This week, WWD got the chance to catch up with Ali & Aisling, founders of Nu. The Dublin based group runs a host of events in the city aimed at educating shoppers on the harms of fast fashion, and creating awareness around the opportunities that lie in the success of more ethical shopping methods. And they don’t just impart fashion related wisdom, their events are always a buzz too!
First of all, thanks for taking the time to chat to us, how are you guys doing today?
Hey – thanks for getting in touch- we are big fans of When We Dip and are thrilled you enjoyed our swap-shop!
We know you guys are pals from college, but how did Nu. come about?
It’s been a pretty long journey actually! We’ve both always loved fashion but the more we learnt about the industry – the less we could justify our consumption habits. The idea for Nu. really started in 2013 when myself and Aisling travelled to India. The experience of meeting garment workers and seeing some of the environmental consequences of the fashion industry had a major impact on us and definitely inspired us to think about the way we consume.
However, in the face of such a truly global problem and a huge industry – it took us a really long time to work out where to start. We knew we were angry and passionate, but it took a while to get over that feeling of powerlessness and start channelling our frustration into something productive. We spent a lot of long days talking about different ways of tackling the issue, and many long nights doing research into different solutions.
Nu. as an idea has been an evolving process over the last year. We’ve had a lot of collaboration, we’ve grown the team and we’ve talked a lot to other individuals and organisations working in the ethical fashion world. We really wanted to understand the root of the problem and come up with a viable, all-encompassing solution – so it took a while before we worked out the direction we wanted to go in!
We popped into your last swap shop in Wigwam, at which shoppers can bring along their old threads and exchange them for some new goodies (we found a few gems ourselves), how has the response been? Is there a growing scene for this kind of fashion in Dublin?
The swap-shops have been growing every month since we’ve launched – as has the quality of the clothes people are bringing to swap. It’s really cool actually – we are getting a lot of returning customers who treat the swap-shops as a kind of lending wardrobe. A lot of people borrow clothes – wear them for a month and then swap them back in at the next swap! We really encourage this – it means our customers still have a constantly changing look – without creating loads of waste!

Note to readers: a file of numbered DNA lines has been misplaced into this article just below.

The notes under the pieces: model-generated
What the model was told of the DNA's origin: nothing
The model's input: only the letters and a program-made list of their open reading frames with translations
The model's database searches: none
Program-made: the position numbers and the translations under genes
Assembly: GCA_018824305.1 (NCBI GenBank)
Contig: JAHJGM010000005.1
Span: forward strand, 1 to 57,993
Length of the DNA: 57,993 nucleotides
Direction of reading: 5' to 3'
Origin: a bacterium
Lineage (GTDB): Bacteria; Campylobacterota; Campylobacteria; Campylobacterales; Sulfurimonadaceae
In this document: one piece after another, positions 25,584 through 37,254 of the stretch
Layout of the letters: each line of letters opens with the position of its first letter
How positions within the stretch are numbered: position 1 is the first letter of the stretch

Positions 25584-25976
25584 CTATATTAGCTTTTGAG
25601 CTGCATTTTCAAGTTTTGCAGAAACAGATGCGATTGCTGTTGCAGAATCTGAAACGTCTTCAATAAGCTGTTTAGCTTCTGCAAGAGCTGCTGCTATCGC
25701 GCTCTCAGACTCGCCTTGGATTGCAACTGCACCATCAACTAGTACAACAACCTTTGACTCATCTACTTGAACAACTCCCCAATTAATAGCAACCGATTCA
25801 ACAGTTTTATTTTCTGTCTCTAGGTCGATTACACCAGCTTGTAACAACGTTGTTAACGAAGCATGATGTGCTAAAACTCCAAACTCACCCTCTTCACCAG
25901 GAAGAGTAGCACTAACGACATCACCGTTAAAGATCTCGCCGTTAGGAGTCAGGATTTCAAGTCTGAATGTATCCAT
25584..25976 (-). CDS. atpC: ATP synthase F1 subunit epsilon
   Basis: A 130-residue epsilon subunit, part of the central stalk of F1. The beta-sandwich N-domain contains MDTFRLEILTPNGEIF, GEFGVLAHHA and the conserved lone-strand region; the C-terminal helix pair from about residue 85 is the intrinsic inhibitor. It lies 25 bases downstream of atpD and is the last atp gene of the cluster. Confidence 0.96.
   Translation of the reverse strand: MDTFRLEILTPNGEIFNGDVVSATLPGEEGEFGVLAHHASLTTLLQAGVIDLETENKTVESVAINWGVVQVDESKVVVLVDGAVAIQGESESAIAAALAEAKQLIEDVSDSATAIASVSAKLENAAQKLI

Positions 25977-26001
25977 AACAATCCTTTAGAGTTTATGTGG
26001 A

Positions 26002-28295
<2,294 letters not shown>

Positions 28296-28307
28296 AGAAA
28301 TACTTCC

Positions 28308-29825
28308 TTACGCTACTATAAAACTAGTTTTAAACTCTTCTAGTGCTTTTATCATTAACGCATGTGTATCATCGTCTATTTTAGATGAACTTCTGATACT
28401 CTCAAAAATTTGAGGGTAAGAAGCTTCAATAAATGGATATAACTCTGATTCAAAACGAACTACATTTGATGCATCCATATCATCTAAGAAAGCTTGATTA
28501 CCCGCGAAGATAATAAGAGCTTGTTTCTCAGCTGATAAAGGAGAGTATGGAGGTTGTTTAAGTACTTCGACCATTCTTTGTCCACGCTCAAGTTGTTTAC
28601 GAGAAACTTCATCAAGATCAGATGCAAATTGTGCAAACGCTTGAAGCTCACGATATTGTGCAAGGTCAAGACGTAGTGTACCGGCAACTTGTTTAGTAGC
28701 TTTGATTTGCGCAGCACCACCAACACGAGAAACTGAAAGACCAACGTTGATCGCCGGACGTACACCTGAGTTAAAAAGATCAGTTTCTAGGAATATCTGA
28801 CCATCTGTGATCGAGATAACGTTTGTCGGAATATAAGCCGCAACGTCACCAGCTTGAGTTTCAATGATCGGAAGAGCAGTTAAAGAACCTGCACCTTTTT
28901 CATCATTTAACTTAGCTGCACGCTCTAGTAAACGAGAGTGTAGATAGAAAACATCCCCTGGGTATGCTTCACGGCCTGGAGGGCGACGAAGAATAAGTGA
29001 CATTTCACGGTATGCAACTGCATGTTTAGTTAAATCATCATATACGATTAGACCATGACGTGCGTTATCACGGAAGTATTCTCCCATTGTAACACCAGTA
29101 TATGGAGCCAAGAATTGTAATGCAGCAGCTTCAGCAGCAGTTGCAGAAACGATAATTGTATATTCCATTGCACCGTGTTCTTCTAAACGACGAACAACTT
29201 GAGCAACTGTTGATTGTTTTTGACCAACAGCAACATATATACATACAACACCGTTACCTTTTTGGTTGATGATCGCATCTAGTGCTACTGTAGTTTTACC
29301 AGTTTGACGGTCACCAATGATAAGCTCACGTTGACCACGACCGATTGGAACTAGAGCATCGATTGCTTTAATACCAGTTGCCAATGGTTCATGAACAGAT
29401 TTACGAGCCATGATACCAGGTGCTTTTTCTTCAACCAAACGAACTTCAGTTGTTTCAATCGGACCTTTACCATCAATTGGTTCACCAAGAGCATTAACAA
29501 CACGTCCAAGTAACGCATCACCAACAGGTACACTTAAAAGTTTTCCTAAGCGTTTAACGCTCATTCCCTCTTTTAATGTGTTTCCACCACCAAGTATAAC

We really believe there is a space for more alternative shopping events in Dublin. People are becoming more environmentally conscious and more adventurous with their style. We did a lot of market research and what we’ve found is that many shoppers are getting tired of the typical shopping experience. There’s nothing fun or exciting about wandering around a soulless shopping centre whilst being bombarded by advertisements! People want their own individual style and they want an enjoyable experience. Most seem fed up with the fashion industry in general – we’re constantly being told to buy new things, the high street doesn’t really cater for different body shapes and fast-fashion garments fall apart. People feel like they are being duped.
Nu. really believes that we need to shift the conversation and dramatically change the way we shop. Fashion and shopping should be a fun and social experience! Our community events have good music, you can get a nice coffee or cocktail from Wigwam and you can sit and chat with friends. We usually run up-cycling tutorials so our members can learn how to rework and reshape their clothes, and you can chat to one of the Nu. volunteers about our ethical shopping list!
In terms of alternative shopping experiences, the vintage scene in Dublin is great, and definitely improving– but I think there is a gap for just swapping normal clothes, giving clothes a new lease of life and doing so in a fun laid back environment.
We know you guys are in the early stages of development, but we’re really excited to see where Nu. goes, so what’s next? Can we expect a Nu. pop up shop around town? Are there dreams of going beyond Dublin?
We have big plans to come! We run our monthly swap-shops in Wigwam, but the next step in the Nu. revolution is the development of the Nu. app.
The app will create an online sharing economy for our customers so they can get the full use out of their closet! The Nu. app will allow our users to create a public wardrobe by uploading their wardrobe. People can browse each other’s wardrobes, connect with other wardrobes, share and swap with friends, with people nearby and the wider Nu. community. We’ve nearly finished our trial app and will be rolling that out hopefully in the New year. So watch this space! We think that digitising the experience will open up a new shopping experience and will be a way of dramatically reducing our consumption, keeping clothes out of landfill and extending the life-cycle of clothes – whilst allowing people to enjoy a changing look.
We are also working on creating the “Ethical Library” – this will be a collection of the best ethical brands and sustainably made pieces. We believe in the circular economy and sustainable means of production – there are some amazing brands and designers working in this area. Our aim is to support these brands and make their designs easily accessible to everyone! Users will pay a membership subscription and will be able to swap these pieces in and out – just like a library but for sustainable fashion! We’re super excited about this and will be running a trial for this in the coming months too!